LOS ANGELES (FOX NEWS) - Billions of your tax dollars are headed toward a program aimed at updating patient records with the hope of saving your money and your life in the future.
New Obama Administration rules require hospitals and physicians to convert millions of patient files to digital records. "A big part of where the government is going is to try to make the data flow more freely amongst providers and hospitals, so that your data goes with you," explained Dr. Michael Swiernik, UCLA Director of Medical Informatics.
The new mandate applies to health information beginning with a patient's weight, blood pressure, prescriptions and allergies.
Results, advocates say, are lower costs, better care and improved safety. "It'll make sure that any medicines that I prescribe for them, don't contradict with current medicines that they're on," said Dr. Jeffrey Feit with Page Memorial Hospital. "Those are all things that I would have had to remember to do when I was doing things on paper. Now, the computer reminds me each time."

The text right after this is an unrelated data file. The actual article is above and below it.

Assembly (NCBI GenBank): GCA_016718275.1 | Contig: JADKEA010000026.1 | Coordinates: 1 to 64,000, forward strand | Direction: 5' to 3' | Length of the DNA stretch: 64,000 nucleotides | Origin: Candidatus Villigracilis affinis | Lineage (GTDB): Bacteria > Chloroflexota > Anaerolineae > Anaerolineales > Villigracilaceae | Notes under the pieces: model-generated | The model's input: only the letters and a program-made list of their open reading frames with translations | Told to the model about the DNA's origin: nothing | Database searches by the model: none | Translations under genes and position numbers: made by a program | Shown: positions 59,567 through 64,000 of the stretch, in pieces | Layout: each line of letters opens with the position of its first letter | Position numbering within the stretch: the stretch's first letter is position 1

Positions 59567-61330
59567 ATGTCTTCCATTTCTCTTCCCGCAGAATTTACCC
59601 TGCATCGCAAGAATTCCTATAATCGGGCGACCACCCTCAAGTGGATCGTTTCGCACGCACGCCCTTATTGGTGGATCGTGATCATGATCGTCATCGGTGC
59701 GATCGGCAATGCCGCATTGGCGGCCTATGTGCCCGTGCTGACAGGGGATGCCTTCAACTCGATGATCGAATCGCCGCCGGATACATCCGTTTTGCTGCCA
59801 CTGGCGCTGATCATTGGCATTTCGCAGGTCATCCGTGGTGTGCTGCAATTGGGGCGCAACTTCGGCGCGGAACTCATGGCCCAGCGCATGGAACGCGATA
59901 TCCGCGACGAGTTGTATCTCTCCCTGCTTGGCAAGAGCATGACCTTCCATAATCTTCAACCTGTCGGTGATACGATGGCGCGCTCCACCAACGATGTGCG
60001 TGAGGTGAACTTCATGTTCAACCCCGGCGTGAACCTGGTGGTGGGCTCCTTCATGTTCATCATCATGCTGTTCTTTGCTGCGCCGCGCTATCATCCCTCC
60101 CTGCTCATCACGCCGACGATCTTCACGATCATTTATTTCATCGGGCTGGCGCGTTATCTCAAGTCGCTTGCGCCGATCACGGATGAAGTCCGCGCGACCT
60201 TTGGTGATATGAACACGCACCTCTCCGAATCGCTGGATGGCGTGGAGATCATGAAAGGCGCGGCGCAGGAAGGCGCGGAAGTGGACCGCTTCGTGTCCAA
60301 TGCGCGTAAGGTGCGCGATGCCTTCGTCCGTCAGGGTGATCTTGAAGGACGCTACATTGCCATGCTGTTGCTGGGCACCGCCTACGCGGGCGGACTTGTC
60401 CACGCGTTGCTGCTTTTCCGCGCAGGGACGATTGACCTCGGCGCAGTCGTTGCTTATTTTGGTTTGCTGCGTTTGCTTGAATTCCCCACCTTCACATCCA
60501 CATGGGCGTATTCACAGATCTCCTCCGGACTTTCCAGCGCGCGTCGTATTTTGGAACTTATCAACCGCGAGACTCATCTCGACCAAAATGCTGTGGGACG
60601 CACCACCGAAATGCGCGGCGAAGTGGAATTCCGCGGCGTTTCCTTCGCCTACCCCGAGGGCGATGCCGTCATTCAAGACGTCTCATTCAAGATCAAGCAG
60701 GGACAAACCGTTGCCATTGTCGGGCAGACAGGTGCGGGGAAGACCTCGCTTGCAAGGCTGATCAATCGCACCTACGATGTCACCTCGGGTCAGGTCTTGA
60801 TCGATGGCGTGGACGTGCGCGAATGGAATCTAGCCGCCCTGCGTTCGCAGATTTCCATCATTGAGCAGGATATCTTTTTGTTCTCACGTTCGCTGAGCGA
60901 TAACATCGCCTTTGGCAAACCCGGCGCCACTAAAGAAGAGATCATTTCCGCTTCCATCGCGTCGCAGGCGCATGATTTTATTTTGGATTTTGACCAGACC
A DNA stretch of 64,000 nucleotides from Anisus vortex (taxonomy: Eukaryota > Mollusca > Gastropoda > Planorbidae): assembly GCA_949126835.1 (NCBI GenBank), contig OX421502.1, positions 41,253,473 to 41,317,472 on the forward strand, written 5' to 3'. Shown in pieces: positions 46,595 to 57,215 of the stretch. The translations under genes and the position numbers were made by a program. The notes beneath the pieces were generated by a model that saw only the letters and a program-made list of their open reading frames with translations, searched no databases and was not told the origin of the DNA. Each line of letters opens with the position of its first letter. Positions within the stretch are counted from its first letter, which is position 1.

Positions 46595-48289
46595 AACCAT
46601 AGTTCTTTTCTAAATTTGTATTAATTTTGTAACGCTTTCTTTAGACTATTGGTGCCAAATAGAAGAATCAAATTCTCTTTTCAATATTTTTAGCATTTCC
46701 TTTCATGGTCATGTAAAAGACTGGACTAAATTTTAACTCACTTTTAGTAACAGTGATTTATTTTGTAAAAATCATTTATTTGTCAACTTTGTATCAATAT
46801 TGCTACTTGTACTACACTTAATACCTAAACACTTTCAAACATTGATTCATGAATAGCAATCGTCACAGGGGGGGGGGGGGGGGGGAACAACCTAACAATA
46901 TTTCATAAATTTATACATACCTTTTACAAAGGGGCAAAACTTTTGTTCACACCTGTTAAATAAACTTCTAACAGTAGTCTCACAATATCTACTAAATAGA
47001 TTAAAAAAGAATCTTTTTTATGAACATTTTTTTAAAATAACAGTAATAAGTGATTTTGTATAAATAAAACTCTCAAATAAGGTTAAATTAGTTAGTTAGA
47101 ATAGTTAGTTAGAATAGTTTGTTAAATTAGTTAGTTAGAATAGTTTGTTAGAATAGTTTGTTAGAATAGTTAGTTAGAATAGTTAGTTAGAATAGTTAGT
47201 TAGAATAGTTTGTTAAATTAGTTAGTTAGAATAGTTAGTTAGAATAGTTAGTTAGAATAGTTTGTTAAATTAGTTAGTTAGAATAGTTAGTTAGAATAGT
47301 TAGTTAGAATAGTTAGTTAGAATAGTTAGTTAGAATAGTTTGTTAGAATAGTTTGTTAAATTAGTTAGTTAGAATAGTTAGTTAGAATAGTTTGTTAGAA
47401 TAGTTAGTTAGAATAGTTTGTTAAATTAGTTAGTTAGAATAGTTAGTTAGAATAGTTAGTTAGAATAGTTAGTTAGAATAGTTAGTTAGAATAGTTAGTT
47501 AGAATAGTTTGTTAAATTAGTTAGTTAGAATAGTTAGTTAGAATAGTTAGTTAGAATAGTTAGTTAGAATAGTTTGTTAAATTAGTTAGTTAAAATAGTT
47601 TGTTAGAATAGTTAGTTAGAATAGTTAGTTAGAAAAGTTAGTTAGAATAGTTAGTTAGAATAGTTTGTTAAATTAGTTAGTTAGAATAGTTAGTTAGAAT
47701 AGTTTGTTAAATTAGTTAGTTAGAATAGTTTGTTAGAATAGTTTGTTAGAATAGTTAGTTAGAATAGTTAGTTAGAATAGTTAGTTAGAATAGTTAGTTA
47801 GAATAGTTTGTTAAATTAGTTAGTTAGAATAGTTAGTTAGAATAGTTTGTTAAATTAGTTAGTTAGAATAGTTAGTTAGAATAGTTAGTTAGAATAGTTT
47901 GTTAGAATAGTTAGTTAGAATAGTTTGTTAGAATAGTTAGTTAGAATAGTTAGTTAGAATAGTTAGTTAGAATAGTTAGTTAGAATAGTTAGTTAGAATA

To help defray the cost, the feds will hand out $19 billion in stimulus money. Providers, who meet government-imposed deadlines, get higher federal reimbursements for up to five years.
Those who don't make the switch by 2015 get docked up to three percent.
Some worry smaller hospitals can't afford the penalty and lack upfront money to make the transition, so either patients or providers help bridge the gap. "It doesn't pay for the cost of putting it in or running it, but it does help defray a little of that cost, and you don't get it back until a few years after you get it in," said Swiernik.
So how much will the $19 billion plan cost you? (Taxpayers' Calculator)
If you earn less than $15,000, the digital conversion will cost you less than a dollar. If you earn up to $50,000, you pay $31 and $237 if you earn up to $200,000.
Under the reimbursement program, doctors can receive more than $100,000 from Medicare and Medicaid and hospitals are eligible for millions.
While most agree this is long overdue, critics wonder why the public has to pay for it as patients and taxpayers.
Supporters say, sometimes you have to spend money to save money and that is what this incentive does.